Ms. Commisso did not respond to a call or a text, and a lawyer representing her could not immediately be reached for comment.
The misdemeanor charge was the latest twist in the ignominious downfall of Mr. Cuomo, a Democrat and son of a former governor, who once ruled the state with an iron fist and was re-elected twice. His fortunes turned earlier this year, as women began accusing him of sexual harassment and his administration was buffeted by a series of scandals, including controversies over his handling of data on nursing home deaths during the pandemic.
He resigned two weeks after the Aug. 3 release of the state attorney general’s report, which found that Mr. Cuomo had sexually harassed numerous women, including current and former government employees, and fostered a hostile work environment.
The report — the outcome of an investigation conducted by outside lawyers hired by the state attorney general, Letitia James — concluded that Mr. Cuomo had engaged in unlawful behavior ranging from inappropriate comments to unwanted touching. The report’s findings led the Albany County district attorney, along with four other local prosecutors, to open separate investigations into the governor’s conduct.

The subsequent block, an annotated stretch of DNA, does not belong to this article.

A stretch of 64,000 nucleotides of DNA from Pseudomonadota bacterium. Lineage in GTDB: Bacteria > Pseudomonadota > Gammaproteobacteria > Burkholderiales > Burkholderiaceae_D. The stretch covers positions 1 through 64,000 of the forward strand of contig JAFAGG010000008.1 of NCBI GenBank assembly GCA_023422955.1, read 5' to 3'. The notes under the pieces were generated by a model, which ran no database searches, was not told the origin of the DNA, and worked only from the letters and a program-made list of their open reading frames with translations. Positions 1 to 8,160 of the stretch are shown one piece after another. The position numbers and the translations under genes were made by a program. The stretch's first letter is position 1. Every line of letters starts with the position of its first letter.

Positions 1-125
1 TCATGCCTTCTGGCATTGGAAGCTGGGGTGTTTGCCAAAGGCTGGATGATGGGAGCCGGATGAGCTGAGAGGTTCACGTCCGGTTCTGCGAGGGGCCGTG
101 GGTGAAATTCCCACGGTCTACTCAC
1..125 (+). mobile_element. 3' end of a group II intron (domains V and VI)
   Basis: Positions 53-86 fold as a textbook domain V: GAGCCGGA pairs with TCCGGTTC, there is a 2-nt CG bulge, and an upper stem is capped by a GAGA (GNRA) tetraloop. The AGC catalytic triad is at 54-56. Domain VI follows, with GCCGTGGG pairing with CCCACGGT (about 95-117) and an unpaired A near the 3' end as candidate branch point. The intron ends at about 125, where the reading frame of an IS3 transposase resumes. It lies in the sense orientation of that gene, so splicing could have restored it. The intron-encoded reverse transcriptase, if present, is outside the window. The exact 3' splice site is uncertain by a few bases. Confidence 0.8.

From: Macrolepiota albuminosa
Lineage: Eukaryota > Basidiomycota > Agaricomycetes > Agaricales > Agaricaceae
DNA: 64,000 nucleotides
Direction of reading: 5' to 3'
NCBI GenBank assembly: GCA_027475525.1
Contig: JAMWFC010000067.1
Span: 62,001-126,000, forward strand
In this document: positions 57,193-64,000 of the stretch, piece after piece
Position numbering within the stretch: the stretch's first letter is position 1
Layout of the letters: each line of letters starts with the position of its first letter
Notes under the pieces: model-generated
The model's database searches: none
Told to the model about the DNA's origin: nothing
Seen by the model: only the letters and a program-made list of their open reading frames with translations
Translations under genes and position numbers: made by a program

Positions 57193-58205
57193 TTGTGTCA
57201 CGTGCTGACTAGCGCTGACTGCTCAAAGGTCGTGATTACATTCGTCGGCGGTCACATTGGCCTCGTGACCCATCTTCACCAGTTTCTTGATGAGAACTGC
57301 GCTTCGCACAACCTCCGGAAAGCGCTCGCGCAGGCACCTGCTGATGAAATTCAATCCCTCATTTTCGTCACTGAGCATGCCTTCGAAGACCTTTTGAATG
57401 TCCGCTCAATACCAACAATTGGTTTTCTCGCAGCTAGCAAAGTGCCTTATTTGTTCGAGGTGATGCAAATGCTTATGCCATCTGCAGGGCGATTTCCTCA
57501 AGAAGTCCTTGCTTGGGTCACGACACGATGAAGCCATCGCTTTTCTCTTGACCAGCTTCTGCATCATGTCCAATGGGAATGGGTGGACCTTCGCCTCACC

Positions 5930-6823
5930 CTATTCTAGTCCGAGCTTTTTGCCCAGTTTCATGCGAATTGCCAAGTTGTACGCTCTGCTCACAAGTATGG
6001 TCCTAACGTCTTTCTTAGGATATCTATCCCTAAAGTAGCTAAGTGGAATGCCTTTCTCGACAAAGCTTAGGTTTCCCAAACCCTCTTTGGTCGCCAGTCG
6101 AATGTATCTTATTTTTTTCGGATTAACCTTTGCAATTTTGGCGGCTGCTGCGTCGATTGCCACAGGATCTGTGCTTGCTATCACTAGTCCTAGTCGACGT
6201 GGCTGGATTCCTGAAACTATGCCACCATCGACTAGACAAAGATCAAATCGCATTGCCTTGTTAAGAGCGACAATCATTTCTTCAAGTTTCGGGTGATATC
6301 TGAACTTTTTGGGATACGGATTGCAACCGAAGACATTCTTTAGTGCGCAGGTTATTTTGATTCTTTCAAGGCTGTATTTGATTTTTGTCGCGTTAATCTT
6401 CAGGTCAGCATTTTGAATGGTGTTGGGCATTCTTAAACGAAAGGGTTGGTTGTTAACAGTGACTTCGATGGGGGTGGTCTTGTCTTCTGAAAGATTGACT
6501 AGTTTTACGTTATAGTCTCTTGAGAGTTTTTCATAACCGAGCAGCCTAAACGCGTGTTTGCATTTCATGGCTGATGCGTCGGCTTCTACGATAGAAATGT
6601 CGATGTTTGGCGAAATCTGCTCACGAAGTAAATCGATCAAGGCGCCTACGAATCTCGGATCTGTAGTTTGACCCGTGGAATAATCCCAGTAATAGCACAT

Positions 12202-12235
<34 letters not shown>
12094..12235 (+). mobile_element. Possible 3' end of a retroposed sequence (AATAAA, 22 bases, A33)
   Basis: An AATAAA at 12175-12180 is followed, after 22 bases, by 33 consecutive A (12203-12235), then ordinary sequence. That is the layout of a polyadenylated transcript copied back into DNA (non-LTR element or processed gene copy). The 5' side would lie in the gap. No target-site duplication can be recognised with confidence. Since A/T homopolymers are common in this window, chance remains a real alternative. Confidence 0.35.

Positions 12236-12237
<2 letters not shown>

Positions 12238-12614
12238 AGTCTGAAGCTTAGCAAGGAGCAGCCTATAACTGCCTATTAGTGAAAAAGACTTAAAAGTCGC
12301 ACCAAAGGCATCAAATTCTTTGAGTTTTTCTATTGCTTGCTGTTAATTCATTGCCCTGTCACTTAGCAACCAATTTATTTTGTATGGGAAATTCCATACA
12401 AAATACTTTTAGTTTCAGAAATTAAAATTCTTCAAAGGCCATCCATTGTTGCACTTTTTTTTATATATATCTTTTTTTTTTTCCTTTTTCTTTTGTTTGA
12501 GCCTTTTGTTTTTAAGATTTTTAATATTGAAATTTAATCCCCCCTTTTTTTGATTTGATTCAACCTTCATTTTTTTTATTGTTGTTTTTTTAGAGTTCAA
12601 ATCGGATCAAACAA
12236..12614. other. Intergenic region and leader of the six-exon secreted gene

Mr. Cuomo, as well as his aides, repeatedly attacked the 165-page report as politically motivated and driven by Ms. James’s interest in running for governor, even though Mr. Cuomo originally authorized and supported the investigation.
Ms. James, who is preparing to declare her candidacy for governor as soon as this week, issued a statement on Thursday saying that her office’s investigation had “proceeded without fear or favor.”
“The criminal charge brought today against Mr. Cuomo for forcible touching further validates the findings in our report,” Ms. James said.
Later on Thursday, Richard Azzopardi, a spokesman for Mr. Cuomo, said that the manner in which the sheriff’s office filed the complaint “doesn’t pass the laugh test, and this process reeks of Albany politics and perhaps worse.”
“The fact that the attorney general — as predicted — is about to announce a run for governor is lost on no one,” Mr. Azzopardi said. “The truth about what happened with this cowboy sheriff will come out.”